contained this stroke of ingenuity: between the fore and hind wheels, the central panel of the left side turned on hinges by the aid of chains and pulleys, and could be let down at will like a drawbridge. As it dropped, it set at liberty three legs also on hinges, which supported the panel and converted it into a sort of platform. The opening thus made disclosed the stage, which was enlarged by the platform in front. This opening looked for all the world like a "mouth of hell," in the words of the itinerant Puritan preachers, who turned away from it with horror. It was, perhaps, for some such impious invention that Solon kicked out Thespis.
For all that, Thespis has lasted much longer than is generally supposed. The travelling theatre is still in existence. It was on these stages on wheels that the ballets and dances of Amner and Pilkington were performed in England in the sixteenth and seventeenth centuries; the pastorals of Gilbert Colin in France; and in Flanders, at the annual fairs, the double choruses of Clement, called Non Papa; in Germany, the "Adam and Eve" of Theiles; and, in Italy, the Venetian exhibitions of Animuccia and of Ca-Fossis, the "Silvæ" of Gesualdo, prince of Venosa, the "Satyr," of Laura Guidiccioni, the "Despair of Philene," and the "Death of Ugolino," by Vincent Galileo, father of the astronomer, in which Vincent Galileo sang his own music, and accompanied himself on his viol de gamba; as well as all the first attempts of the Italian opera, which, from 1580, substituted free inspiration for the madrigal style.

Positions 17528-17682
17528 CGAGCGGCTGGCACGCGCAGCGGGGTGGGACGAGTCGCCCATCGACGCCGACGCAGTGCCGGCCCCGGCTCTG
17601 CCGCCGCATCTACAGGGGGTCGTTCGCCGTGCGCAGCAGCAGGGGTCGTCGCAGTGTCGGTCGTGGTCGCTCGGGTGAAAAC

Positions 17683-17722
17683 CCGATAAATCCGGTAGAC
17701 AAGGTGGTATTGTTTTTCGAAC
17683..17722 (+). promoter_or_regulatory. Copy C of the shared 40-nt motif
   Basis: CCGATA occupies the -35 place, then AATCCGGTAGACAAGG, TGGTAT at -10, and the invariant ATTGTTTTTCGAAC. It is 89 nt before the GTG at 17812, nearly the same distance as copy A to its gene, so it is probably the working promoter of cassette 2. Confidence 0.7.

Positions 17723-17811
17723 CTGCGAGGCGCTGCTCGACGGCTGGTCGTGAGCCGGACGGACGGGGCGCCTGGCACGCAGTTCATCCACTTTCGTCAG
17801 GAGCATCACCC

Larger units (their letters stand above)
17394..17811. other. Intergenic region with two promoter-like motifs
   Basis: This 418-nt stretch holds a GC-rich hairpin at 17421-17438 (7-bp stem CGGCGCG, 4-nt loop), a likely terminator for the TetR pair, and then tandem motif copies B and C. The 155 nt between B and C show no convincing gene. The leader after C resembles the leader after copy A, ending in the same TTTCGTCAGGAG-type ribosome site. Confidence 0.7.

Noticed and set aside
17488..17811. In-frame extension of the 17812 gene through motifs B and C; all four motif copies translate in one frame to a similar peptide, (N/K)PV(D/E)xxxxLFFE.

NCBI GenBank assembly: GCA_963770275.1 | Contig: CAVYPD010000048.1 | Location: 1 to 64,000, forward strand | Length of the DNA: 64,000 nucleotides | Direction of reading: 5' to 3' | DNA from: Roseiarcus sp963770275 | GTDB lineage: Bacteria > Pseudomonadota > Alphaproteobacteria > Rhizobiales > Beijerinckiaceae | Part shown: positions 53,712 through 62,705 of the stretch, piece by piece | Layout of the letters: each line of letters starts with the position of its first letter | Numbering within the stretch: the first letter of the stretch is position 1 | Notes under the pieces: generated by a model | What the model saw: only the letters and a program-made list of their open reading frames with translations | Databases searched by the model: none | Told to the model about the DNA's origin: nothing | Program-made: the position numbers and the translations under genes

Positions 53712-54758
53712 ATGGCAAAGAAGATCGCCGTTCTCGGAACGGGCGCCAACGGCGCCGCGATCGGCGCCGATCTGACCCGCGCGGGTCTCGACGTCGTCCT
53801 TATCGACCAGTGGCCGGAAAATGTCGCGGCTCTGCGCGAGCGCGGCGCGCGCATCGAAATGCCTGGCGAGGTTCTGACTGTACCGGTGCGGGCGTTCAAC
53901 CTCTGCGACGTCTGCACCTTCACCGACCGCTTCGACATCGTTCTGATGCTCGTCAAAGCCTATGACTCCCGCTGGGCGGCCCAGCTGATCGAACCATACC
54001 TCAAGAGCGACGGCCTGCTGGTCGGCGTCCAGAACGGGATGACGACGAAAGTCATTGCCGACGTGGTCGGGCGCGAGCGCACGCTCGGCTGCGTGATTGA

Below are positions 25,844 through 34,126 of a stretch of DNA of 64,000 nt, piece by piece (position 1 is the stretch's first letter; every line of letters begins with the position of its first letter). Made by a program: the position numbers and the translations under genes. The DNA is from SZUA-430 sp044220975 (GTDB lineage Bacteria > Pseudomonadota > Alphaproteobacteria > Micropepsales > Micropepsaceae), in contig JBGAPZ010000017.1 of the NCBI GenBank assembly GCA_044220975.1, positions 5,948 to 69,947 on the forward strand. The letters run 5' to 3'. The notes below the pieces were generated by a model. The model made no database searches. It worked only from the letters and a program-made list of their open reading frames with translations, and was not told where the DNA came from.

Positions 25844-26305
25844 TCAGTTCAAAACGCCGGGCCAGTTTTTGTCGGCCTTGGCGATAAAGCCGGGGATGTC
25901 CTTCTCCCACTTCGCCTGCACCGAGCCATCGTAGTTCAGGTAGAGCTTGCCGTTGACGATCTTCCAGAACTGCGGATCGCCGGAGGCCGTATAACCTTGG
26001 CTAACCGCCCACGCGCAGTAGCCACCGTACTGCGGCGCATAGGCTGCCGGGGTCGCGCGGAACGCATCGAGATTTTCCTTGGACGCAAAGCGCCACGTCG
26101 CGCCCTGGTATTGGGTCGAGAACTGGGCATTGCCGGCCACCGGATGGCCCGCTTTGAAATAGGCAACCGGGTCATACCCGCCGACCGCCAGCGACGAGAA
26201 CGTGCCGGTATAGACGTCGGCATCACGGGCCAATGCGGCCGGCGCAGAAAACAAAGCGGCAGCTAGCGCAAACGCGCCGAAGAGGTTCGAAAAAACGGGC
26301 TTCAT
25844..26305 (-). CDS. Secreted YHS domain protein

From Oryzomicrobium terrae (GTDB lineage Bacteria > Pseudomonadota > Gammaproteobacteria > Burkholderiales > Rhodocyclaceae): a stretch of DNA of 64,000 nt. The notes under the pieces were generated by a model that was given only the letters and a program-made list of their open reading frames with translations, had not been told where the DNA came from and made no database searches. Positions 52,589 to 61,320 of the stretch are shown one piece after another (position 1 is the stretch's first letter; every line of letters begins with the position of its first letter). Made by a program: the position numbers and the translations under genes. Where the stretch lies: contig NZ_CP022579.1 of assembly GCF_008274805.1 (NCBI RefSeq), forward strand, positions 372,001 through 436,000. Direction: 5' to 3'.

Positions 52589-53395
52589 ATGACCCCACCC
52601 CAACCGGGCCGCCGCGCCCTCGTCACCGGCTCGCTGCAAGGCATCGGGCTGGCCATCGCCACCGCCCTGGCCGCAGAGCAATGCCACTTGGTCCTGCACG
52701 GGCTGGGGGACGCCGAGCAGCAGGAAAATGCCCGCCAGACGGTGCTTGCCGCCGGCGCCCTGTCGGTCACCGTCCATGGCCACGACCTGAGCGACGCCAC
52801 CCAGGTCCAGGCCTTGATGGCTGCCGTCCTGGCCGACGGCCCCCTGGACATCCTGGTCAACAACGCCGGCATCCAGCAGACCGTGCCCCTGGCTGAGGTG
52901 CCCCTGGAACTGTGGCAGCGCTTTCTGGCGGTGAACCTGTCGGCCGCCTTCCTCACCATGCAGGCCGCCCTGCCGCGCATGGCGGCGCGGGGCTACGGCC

The chariot, which carried Ursus, Gwynplaine, and their fortunes, and in front of which Fibi and Vinos trumpeted like figures of Fame, played its part in this great Bohemian and literary brotherhood. Thespis would no more have disowned Ursus, than Congrio would have disowned Gwynplaine.